Six new Rafale fighters flew over the Acropolis in central Athens. These are the first planes purchased as part of a defense agreement with France, which has further increased tensions between Greece and Turkey, Reuters reported.
Greece ordered a total of 24 Dassault-made jets at a cost of more than 3 billion euros ($3.4 billion) as it seeks to modernize its armed forces amid a long-term dispute with Turkey over energy resources in the eastern Mediterranean.
Prime Minister Kyriakos Mitsotakis tweeted that they are on their way, uploading a video of Greek Air Force pilots boarding Rafale jets.
Greek television broadcast live the approach of the first six planes as they headed toward Tanagra Air Base near Athens.
In October, the Greek parliament ratified a strategic military and defense pact with France under which the two would come to each other's aid in the event of an outside threat.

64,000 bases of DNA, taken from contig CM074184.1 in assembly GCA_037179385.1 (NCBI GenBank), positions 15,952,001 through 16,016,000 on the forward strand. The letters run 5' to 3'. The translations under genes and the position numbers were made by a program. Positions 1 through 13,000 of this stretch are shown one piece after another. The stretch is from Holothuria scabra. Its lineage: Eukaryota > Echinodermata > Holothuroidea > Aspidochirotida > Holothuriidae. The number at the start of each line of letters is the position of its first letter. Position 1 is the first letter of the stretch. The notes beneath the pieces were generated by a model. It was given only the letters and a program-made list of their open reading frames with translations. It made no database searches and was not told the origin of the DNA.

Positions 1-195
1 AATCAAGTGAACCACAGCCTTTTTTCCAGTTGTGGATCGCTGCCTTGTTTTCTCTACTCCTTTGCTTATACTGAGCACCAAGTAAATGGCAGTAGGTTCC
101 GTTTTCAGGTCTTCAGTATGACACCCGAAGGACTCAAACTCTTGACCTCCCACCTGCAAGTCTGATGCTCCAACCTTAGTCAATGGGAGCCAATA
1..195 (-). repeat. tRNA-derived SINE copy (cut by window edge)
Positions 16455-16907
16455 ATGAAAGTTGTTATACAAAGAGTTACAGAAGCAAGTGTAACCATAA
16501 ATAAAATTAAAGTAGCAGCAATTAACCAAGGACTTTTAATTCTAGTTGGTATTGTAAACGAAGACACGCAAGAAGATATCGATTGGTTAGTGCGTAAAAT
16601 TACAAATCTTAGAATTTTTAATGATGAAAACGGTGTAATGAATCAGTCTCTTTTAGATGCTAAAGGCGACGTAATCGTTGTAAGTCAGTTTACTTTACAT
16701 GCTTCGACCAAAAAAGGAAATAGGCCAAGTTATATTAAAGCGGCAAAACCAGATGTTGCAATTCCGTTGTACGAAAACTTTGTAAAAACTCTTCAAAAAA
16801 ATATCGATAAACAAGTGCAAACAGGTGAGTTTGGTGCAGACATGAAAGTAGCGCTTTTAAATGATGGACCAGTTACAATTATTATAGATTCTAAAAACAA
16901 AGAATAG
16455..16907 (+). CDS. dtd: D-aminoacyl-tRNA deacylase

The pact also includes an order for three French frigates worth another 3 billion euros.
France says the agreement is not directed against any third country, but Greece, which guards the southeastern flank of the European Union, must be protected.
Relations between Greece and Turkey have long been strained over territorial issues in the eastern Mediterranean, including airspace, energy, the status of some Aegean islands and Cyprus.
Athens and Ankara resumed preliminary contacts last year.